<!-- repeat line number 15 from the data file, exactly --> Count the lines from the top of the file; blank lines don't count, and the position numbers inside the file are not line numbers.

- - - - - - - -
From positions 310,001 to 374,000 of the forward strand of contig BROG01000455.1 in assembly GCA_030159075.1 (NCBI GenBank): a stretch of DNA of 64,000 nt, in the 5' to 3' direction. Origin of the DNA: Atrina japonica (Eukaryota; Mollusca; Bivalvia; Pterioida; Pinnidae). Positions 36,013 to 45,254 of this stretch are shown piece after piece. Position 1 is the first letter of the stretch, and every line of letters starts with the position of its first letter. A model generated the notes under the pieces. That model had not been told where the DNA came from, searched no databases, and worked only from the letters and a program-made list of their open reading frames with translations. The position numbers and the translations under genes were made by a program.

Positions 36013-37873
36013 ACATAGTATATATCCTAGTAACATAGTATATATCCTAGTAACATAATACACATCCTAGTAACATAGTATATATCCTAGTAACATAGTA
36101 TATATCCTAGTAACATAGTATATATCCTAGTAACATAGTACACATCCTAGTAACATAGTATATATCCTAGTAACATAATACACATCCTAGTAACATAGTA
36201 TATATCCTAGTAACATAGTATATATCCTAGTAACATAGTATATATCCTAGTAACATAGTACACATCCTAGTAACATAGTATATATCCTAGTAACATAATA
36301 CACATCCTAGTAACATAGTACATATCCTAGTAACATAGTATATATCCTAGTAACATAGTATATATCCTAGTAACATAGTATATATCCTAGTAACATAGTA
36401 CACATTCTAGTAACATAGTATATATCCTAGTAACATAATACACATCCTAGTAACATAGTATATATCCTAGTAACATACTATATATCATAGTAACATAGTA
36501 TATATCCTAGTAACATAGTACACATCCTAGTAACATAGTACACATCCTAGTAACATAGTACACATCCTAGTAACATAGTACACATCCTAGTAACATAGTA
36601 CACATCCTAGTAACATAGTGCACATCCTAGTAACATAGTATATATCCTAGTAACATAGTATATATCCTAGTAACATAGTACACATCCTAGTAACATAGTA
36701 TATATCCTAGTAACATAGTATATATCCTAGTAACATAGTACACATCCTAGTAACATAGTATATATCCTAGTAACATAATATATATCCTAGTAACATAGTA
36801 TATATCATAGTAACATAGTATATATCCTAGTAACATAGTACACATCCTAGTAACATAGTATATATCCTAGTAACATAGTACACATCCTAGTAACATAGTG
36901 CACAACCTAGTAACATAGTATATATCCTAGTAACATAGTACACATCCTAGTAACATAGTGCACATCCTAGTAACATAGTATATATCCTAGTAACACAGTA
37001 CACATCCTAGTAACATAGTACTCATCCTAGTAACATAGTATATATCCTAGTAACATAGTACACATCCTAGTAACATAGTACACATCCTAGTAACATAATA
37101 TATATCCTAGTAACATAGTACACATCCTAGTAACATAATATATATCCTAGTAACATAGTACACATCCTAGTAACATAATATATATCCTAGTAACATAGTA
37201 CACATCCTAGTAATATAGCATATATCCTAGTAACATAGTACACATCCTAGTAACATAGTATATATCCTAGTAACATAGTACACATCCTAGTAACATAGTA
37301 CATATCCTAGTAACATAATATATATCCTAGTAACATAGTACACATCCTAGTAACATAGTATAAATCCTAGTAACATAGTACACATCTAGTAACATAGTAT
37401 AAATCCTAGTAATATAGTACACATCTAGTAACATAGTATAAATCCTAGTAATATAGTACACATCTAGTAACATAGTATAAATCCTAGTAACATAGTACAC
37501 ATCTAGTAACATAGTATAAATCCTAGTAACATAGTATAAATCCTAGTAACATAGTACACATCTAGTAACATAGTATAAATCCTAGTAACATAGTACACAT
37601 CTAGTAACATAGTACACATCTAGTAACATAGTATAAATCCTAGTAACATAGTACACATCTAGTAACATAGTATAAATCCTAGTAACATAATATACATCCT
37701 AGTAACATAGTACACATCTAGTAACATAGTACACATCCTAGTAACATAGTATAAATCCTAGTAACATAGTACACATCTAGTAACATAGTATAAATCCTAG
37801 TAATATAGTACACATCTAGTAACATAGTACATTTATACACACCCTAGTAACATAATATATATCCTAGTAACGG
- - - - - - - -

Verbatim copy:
37201 CACATCCTAGTAATATAGCATATATCCTAGTAACATAGTACACATCCTAGTAACATAGTATATATCCTAGTAACATAGTACACATCCTAGTAACATAGTA